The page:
So Donald Trump lost Iowa tonight. With 28% of the vote as of this writing, it looks like sentient man-boob Ted Cruz will take the victory lap, probably in the campaign RV his embarrassed young daughter is sleeping in the back of. Trump comes in second, but it should be said that according to projections he loses by a full four points, which is quite a bit in the world of the Iowa caucus.
For a normal candidate, a second-place showing in Iowa isn't a death knell. But Trump is different and he always has been. The thing about Trump is that his entire campaign is based on the premise that he's a winner. That's what Trump does: he wins and doesn't lose, ever. It's why he's able to get away with doing things other candidates would get creamed for. In fact, his ability to do anything he wants, no matter how offensive or grotesque, and never pay a price for it is a self-reinforcing part of his mystique. It proves conclusively that he can't be taken down.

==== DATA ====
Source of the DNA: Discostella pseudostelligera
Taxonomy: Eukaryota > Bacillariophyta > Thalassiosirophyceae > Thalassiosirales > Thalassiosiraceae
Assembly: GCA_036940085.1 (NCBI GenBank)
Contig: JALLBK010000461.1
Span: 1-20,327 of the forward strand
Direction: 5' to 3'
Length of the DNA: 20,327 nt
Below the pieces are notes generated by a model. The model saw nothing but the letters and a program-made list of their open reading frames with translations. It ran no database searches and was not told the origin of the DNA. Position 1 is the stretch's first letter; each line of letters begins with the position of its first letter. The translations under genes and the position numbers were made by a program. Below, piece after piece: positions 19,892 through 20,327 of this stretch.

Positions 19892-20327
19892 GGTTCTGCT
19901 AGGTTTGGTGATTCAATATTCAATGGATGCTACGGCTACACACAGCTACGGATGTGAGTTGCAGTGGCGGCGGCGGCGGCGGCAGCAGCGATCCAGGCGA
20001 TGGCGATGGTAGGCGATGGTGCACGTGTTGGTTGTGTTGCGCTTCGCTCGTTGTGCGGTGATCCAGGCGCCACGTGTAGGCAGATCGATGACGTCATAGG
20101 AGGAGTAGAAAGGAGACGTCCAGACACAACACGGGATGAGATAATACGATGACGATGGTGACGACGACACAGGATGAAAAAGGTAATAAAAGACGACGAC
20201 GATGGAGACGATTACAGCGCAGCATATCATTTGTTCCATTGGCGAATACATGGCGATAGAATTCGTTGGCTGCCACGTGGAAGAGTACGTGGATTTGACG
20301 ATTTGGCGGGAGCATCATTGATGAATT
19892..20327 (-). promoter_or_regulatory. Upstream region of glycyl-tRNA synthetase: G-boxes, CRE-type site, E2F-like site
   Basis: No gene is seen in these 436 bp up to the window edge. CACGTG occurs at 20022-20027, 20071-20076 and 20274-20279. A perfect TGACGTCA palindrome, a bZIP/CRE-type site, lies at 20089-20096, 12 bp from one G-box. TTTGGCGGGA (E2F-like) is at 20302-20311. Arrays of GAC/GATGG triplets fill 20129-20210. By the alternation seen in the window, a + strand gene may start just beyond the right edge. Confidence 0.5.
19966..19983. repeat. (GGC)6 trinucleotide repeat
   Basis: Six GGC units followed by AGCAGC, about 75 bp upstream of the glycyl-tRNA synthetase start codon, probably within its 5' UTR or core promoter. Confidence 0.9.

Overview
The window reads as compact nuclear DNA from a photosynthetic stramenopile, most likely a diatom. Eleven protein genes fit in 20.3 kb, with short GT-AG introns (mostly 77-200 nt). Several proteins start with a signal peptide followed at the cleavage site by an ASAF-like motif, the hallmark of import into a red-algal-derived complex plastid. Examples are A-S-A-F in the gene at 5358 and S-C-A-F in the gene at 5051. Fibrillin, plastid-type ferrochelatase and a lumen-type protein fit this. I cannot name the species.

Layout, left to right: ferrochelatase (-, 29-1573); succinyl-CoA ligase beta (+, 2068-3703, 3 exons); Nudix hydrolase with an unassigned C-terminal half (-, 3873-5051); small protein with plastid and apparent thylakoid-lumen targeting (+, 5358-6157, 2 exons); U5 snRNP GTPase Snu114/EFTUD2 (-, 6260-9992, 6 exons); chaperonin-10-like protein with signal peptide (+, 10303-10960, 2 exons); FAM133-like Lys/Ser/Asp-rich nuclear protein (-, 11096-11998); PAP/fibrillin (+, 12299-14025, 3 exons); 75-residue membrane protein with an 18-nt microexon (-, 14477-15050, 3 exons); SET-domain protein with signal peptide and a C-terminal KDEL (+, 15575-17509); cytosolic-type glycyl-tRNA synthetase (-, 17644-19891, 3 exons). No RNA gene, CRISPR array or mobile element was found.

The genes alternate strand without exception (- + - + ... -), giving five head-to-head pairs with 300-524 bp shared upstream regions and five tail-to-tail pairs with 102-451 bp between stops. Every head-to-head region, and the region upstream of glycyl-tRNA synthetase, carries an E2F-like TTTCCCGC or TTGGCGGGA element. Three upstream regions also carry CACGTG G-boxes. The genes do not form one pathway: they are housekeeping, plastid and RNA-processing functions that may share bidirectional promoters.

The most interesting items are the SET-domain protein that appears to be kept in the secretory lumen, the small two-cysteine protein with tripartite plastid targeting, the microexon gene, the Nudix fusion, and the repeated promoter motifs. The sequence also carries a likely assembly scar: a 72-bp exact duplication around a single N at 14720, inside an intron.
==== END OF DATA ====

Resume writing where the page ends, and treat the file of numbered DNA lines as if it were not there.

But there's a problem with this model, and a couple of others have noticed and commented on it. All it would take to destroy that image in his supporters' minds is for him to lose. Because if he loses, the myth of The Donald is dead in the water. And now he's lost. He got beat by a doughy dipshit nobody likes. It'll be interesting to see how he spins this and how it impacts his campaign, if at all. (He really has been able to shake off most adversity so far.)
Trump is of course notoriously thin-skinned, as most pompous bullies are, so you can expect him to do what he usually does when he feels slighted. He'll probably take to Twitter or maybe grab the nearest microphone and go off on the entire state of Iowa, insulting voters there, calling them dummies, or maybe dismissing their decision tonight as the ravings of people living in a place nobody cares about. "I mean Iowa, who cares about that place?! Have you been there? I mean, it's a dump and the people there are idiots!" If he doesn't do that, you can definitely expect him to express utter bewilderment, as he did when Ben Carson seemed to overtake him in the polls for a hot minute a few months back.
Either way, tonight the Iowa caucus voters finally took the wind out of Trump's sails. The race is far from over, but a lot may have just changed.